Watch the 16 mm film that accompanies lead track 'Patience The Wheel' now
Cai Trefor
14:57 17th March 2017

Lyricist Mutado Pintado (Warmduscher and Paranoid London) and composer Jonathan Dryden (David Byrne, Herbie Hancock) have unveiled a seedy new track called ‘Patience the Wheel’, which is taken from a jazz audio book LP named Poke A Hole Let It Flow. Check it out below.

This jazz audio book is an exciting document to discover because it shows how diverse Pintado (aka Clams Baker’s) range as a musician is.

His ability to go from fronting Warmduscher (a feral guitar band which features members of Childhood and Fat White Family) and Paranoid London (an awesome face melting acid house troupe) to softly spoken word above jazz is a curious transformation.

As background listening, the track could please just about anyone’s ears, but leaning in closer to the lyrics it’s most likely to appeal to fans of Bukowski’s fearless uncensored tales of debauched sex. The jazz composition (done by Dryden who’s recorded with David Byrne, Norah Jones and Herbie Hancock – to name a few) is a delightful, dry humoured juxtaposition to the actual story.

Visually this piece is next level. It’s shot by songwriter and filmmaker Alexander Sebley on 16mm film and it deserves gallery exhibit. You can’t help but feel transported back in time and it draws attention away from what you’re socialised into paying attention to and captures beauty in the mundane.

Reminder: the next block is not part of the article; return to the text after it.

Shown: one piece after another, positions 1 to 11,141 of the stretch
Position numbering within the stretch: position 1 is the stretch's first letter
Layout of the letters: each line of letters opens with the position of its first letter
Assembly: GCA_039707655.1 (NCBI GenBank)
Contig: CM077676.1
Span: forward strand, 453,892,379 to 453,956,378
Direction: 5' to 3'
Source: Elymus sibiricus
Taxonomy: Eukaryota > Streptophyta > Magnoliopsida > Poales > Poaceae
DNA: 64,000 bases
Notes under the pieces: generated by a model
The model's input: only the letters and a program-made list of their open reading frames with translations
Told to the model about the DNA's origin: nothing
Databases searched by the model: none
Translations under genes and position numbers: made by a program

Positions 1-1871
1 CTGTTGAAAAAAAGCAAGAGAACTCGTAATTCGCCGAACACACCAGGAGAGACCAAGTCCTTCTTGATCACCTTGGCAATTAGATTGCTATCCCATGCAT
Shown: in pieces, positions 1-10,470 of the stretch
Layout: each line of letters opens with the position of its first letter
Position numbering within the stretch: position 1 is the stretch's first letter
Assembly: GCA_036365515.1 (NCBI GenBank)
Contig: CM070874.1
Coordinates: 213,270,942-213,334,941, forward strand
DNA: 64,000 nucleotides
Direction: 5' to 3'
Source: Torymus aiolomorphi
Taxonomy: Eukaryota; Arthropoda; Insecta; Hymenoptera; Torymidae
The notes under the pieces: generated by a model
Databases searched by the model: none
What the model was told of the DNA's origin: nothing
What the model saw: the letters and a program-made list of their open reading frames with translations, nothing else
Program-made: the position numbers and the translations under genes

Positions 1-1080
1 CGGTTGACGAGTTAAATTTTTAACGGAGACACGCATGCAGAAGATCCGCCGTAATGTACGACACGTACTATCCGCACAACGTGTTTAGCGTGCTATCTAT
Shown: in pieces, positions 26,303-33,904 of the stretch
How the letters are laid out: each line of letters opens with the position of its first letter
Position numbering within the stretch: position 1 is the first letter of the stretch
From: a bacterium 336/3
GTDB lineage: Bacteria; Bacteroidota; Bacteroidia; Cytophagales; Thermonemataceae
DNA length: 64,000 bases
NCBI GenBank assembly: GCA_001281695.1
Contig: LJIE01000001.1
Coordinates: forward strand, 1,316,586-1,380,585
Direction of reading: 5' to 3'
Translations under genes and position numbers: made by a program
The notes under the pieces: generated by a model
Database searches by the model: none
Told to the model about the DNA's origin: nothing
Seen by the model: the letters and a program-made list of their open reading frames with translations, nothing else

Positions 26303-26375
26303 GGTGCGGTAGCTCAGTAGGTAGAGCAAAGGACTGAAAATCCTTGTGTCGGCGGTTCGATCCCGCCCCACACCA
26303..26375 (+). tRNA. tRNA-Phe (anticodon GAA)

The group will be selling a limited run of 300 LPs, and are launching them at a gig where they will play the record in full. The event takes place on 25 March at King Charles The First in Kings Cross, London. Find details of the show, which is presented by TNR Records here.

It’s recommended you get down there to get a copy as they could become collector's items given the impressive background of the individuals involved - and the unique personal tale the record tells.

Part of the album, and its title, is inspired by Pintado’s late uncle Thomas Dennison. He was a pirate, sailor, and only Bay State man to be convicted of piracy in the 20th century. Check out that story here - he sounds like one hell of a guy.